From: Steven Pemberton <steven.pemberton@cwi.nl>

Date: Wed, 13 Dec 2017 15:32:24 +0100

To: public-xformsusers@w3.org, "XForms Users Community Group Issue Tracker" <sysbot+tracker@w3.org>, "Steven Pemberton" <steven.pemberton@cwi.nl>

Message-ID: <op.za6v0an2smjzpq@steven-xps>

Date: Wed, 13 Dec 2017 15:32:24 +0100

To: public-xformsusers@w3.org, "XForms Users Community Group Issue Tracker" <sysbot+tracker@w3.org>, "Steven Pemberton" <steven.pemberton@cwi.nl>

Message-ID: <op.za6v0an2smjzpq@steven-xps>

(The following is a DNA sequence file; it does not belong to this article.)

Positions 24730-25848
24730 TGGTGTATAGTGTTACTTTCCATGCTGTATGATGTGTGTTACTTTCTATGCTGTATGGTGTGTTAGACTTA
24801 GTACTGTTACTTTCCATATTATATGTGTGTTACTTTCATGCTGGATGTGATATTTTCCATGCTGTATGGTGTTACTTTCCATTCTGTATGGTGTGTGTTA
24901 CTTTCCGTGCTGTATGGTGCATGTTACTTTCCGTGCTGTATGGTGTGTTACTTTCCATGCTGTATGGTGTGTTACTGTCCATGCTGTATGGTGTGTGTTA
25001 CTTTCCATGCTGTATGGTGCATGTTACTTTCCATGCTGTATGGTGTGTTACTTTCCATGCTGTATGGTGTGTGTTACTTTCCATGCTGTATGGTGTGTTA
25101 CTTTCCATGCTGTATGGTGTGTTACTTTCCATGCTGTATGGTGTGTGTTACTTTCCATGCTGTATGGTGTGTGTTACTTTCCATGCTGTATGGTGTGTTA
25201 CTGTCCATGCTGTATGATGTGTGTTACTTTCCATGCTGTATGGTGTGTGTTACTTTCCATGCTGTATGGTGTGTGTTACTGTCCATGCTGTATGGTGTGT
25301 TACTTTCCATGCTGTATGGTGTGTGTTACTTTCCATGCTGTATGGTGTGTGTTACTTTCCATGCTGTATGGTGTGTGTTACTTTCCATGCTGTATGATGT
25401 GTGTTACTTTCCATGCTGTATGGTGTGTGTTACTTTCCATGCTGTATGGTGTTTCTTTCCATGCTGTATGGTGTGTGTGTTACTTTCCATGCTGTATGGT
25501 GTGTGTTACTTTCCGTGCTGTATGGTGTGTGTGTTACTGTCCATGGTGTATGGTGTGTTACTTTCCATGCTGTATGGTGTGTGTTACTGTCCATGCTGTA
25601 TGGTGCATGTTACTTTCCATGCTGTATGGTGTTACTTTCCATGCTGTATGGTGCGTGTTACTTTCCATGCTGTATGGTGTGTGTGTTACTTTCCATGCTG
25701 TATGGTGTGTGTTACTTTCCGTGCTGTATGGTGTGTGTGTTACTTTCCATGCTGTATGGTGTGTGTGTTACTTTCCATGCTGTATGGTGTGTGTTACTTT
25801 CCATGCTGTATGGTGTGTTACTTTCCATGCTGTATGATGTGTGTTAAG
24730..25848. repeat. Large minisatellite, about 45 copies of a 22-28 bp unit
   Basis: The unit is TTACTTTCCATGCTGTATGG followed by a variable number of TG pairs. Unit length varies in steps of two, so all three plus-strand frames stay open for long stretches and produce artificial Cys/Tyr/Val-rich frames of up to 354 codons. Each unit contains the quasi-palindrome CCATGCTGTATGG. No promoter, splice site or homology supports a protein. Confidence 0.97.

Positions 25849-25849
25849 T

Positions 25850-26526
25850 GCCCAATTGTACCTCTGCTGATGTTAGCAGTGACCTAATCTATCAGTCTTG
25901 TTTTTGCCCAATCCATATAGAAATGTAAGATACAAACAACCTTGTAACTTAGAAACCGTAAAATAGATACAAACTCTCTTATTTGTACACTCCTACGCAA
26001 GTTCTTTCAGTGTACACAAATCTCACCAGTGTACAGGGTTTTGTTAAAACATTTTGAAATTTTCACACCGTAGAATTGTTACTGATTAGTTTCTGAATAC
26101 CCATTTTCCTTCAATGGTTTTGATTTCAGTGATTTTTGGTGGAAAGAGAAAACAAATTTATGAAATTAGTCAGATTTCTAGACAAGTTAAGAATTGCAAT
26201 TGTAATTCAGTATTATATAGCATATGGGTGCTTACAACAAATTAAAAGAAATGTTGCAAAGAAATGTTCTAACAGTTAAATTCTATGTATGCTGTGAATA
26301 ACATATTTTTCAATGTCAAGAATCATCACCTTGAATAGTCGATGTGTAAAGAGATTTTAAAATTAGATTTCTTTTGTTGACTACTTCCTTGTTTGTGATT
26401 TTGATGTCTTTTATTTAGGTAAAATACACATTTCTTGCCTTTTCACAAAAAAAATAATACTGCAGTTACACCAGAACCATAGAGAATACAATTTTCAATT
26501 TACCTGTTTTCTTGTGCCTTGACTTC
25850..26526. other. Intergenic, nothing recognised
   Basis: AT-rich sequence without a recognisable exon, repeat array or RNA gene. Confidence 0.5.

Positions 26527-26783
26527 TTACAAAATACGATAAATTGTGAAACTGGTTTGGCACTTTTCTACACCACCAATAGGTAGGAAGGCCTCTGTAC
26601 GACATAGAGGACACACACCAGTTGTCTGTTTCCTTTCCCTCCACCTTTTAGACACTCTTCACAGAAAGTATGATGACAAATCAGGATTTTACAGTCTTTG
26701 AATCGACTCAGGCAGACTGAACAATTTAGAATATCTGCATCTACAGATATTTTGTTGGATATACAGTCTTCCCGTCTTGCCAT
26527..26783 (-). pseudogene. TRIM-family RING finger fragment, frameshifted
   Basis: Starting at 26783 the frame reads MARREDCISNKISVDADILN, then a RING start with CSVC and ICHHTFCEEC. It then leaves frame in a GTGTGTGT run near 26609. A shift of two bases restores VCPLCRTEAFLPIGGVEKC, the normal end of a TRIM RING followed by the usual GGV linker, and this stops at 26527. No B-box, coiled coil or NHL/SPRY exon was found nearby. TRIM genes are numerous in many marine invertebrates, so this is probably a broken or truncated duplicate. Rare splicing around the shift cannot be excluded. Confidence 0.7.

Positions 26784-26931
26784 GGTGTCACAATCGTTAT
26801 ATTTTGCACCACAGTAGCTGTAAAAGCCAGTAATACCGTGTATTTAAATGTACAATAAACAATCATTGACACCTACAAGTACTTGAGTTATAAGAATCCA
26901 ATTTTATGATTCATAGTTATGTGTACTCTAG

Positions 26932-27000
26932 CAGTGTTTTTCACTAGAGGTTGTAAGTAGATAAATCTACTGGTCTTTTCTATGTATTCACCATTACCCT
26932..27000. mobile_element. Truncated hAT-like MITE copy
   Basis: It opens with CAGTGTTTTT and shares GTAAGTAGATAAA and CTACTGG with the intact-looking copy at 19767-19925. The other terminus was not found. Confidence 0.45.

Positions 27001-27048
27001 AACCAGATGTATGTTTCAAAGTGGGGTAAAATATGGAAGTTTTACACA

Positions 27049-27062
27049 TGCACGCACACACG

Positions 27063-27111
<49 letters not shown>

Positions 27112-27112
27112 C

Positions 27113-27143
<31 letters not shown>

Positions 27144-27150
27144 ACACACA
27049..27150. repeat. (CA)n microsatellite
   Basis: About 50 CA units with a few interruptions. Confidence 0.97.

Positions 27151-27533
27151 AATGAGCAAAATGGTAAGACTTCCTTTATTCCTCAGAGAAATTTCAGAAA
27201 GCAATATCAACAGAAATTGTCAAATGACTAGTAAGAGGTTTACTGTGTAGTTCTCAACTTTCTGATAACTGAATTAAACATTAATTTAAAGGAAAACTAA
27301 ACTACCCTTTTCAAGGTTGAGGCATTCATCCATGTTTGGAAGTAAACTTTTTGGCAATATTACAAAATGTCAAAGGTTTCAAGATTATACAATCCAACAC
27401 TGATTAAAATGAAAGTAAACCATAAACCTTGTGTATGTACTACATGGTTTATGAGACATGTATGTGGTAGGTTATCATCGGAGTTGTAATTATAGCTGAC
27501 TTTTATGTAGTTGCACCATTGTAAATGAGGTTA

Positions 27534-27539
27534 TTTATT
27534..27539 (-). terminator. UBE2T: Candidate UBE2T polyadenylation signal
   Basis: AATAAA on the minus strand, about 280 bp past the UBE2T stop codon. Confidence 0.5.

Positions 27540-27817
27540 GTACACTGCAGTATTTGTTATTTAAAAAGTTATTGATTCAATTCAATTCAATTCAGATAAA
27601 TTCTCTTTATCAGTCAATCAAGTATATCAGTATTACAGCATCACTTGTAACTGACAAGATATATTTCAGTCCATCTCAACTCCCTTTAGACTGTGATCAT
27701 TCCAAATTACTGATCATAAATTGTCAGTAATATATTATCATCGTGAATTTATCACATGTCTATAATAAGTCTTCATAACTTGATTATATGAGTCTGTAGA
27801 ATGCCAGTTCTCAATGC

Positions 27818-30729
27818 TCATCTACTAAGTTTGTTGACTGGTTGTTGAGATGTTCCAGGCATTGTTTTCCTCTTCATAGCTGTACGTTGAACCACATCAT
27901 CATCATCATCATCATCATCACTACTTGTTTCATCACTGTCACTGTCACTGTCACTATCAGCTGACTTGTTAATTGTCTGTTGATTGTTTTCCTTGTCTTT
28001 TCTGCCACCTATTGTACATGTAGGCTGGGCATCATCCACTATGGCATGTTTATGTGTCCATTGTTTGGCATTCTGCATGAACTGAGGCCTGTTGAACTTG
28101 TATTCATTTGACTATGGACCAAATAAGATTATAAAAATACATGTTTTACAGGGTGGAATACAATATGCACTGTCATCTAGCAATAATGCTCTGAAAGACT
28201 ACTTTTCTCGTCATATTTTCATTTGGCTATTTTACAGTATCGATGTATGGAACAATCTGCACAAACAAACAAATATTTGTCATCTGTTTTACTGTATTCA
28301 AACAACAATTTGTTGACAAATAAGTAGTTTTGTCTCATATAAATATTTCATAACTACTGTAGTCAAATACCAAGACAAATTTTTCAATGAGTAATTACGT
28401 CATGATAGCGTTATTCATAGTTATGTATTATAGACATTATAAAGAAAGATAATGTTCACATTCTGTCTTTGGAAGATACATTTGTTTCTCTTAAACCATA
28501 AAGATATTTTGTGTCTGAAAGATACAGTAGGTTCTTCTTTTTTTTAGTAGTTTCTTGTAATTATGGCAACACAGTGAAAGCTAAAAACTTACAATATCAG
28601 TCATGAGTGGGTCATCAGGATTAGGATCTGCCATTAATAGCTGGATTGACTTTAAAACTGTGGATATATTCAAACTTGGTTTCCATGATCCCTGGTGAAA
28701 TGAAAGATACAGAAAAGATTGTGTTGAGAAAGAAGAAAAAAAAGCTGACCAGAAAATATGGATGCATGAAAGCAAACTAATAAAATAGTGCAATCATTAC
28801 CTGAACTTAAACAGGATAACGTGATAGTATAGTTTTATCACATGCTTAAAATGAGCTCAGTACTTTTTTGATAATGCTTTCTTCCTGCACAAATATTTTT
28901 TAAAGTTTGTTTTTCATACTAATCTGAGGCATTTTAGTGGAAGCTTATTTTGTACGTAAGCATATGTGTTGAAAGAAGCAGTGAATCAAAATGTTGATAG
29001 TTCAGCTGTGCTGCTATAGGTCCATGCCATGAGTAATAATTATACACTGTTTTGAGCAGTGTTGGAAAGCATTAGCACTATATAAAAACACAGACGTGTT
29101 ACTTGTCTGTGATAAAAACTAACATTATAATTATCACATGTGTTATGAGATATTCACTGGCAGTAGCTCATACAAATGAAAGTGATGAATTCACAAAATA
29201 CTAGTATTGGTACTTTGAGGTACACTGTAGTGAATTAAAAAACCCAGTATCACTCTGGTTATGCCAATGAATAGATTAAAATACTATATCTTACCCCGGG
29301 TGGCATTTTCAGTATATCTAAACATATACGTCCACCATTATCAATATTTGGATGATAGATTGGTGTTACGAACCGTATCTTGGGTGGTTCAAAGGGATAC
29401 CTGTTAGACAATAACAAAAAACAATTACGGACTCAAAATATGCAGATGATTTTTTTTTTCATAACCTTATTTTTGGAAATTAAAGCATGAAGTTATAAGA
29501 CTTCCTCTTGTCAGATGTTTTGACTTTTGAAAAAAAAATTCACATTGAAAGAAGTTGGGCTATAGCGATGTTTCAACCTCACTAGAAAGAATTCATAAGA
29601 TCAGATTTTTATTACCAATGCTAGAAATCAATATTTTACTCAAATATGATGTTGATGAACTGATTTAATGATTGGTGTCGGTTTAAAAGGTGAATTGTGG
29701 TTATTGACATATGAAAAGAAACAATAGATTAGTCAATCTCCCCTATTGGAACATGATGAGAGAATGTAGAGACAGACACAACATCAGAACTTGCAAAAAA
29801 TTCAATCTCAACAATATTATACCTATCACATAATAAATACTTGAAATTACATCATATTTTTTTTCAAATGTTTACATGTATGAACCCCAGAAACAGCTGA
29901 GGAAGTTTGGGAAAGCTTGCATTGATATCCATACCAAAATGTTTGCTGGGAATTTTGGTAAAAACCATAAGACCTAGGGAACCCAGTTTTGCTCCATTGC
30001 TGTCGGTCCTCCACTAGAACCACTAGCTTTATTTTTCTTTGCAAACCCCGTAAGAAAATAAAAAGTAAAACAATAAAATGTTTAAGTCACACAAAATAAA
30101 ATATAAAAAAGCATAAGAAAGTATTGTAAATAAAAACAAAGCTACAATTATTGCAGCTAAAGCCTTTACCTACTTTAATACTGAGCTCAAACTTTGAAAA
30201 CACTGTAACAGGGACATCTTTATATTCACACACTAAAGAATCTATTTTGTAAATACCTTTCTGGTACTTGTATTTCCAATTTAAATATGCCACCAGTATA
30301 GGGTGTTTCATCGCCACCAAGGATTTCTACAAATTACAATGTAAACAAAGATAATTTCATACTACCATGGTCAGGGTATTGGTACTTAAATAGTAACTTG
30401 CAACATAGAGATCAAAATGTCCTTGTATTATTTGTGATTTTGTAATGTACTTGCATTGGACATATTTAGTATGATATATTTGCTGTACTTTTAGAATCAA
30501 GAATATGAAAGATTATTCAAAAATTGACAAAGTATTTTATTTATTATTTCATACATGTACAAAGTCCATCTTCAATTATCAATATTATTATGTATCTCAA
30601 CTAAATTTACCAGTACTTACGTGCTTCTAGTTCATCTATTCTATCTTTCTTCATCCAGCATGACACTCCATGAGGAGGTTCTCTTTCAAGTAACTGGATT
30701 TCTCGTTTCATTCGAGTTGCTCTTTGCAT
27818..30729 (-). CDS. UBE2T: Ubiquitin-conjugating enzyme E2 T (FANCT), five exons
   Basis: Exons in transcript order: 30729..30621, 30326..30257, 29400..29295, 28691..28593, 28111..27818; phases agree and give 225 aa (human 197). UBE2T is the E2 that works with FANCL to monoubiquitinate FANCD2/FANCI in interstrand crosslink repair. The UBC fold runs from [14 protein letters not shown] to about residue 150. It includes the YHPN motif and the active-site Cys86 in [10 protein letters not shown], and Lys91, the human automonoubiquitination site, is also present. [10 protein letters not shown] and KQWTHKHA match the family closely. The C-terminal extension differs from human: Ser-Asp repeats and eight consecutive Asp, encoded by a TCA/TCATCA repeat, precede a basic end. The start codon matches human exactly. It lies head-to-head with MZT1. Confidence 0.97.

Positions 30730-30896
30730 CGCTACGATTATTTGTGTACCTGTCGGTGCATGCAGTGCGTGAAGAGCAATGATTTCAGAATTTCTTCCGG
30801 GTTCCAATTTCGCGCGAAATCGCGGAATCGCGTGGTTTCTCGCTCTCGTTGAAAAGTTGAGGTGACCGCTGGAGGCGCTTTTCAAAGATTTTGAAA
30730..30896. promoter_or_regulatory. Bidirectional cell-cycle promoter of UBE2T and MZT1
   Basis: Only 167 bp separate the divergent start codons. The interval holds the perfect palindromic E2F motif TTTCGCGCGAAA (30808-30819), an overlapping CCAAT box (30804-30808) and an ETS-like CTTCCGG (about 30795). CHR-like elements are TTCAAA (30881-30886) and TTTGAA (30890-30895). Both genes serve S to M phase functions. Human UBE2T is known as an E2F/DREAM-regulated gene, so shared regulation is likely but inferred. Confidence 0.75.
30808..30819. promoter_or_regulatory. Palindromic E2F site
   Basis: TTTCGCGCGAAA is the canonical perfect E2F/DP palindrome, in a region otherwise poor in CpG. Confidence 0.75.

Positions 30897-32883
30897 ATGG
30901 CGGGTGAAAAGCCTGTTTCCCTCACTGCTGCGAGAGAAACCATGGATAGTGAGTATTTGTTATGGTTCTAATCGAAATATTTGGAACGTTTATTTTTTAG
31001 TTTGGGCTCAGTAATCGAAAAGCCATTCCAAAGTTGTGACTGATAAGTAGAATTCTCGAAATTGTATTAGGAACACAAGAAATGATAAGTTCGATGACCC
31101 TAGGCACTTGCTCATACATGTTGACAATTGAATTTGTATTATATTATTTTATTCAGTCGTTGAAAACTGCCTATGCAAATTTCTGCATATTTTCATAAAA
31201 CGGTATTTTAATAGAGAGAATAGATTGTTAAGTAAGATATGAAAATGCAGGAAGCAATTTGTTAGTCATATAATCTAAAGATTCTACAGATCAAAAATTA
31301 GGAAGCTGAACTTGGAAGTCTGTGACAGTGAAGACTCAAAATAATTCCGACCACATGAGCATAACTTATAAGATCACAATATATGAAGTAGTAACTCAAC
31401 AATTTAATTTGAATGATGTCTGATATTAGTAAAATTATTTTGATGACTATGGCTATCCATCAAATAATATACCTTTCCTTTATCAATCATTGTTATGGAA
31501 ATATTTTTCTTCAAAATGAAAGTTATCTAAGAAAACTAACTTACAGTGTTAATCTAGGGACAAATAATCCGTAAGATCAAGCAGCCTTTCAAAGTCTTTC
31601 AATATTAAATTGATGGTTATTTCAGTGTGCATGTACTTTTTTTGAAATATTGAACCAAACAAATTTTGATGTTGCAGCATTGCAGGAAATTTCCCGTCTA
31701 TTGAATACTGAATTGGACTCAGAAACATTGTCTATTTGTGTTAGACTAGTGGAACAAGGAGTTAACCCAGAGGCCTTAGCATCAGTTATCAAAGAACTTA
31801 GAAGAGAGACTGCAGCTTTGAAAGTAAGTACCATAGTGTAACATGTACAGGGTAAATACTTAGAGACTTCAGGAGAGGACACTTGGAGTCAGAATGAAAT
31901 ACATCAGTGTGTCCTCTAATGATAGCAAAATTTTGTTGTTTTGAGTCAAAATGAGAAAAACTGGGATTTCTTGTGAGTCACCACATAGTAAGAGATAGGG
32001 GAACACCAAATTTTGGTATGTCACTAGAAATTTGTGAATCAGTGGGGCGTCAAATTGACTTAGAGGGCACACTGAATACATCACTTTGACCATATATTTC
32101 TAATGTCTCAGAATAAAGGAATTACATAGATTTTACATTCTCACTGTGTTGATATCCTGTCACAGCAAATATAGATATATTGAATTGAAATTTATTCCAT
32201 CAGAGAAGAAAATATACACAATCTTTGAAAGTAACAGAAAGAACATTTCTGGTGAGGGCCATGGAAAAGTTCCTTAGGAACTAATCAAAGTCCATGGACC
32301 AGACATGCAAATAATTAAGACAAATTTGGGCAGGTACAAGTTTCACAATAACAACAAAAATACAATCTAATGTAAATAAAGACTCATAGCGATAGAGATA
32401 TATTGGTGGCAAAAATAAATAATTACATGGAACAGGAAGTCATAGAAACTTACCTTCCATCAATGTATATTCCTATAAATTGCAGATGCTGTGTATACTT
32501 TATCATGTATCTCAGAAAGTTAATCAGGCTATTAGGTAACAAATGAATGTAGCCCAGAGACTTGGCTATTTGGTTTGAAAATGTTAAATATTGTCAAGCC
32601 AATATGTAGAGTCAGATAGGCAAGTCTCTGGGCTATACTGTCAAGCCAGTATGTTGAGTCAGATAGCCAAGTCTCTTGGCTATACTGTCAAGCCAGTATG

Done. https://www.w3.org/community/xformsusers/wiki/XPath_Expressions_Module#The_power.28.29_Function Steven On Wed, 13 Dec 2017 13:57:51 +0100, Steven Pemberton <steven.pemberton@cwi.nl> wrote: > For power(x, y), we say: > > "Raises the first argument to the power of the second argument, > returning the result. Both arguments may be fractional and negative. If > the calculation does not result in a real number, then NaN is returned." > > and the problem is with the meaning of "if the calculation does not > result in a real number" > > XPath functions says: > https://www.w3.org/TR/xpath-functions/#func-math-pow > > pow($x, $y) > > "If $y is an instance of xs:integer, the result is $x raised to the > power of $y as defined in the [IEEE 754-2008] specification of the pown > function applied to a 64-bit binary floating point value and an integer. > > Otherwise $y is converted to an xs:double by numeric promotion, and the > result is the value of $x raised to the power of $y as defined in the > [IEEE 754-2008] specification of the pow function applied to two 64-bit > binary floating point values." > > IEEE 754 says: > > "For the pown function (integral exponents only): > pown(x, 0) is 1 for any x (even a zero, quiet NaN, or infinity) > pown(±0, n) is ±∞ and signals the divideByZero exception for odd > integral n<0 > pown(±0, n) is +∞ and signals the divideByZero exception for even > integral n<0 > pown(±0, n) is +0 for even integral n>0 > pown(±0, n) is ±0 for odd integral n>0. > > For the pow function (integral exponents get special treatment): > pow(x, ±0) is 1 for any x (even a zero, quiet NaN, or infinity) > pow(±0, y) is ±∞ and signals the divideByZero exception for y an odd > integer <0 > pow(±0, −∞) is +∞ with no exception > pow(±0, +∞) is +0 with no exception > pow(±0, y) is +∞ and signals the divideByZero exception for finite y<0 > and not an odd integer > pow(±0, y) is ±0 for finite y>0 an odd integer > pow(±0, y) is +0 for finite y>0 and not an odd integer > pow(−1, ±∞) is 1 with no exception > pow(+1, y) is 1 for any y (even a quiet NaN) > pow(x, y) signals the invalid operation exception for finite x<0 and > finite non-integer y" > > So I propose for our text: > > "Raises the first argument to the power of the second argument, > returning the result. The value of power(0,0) is 1. > > Both arguments may be fractional and negative, however, > power(0, y) = NaN for negative y > power(x, y) = NaN for negative x and non integer y. > " > > StevenReceived on Wednesday, 13 December 2017 14:32:53 UTC

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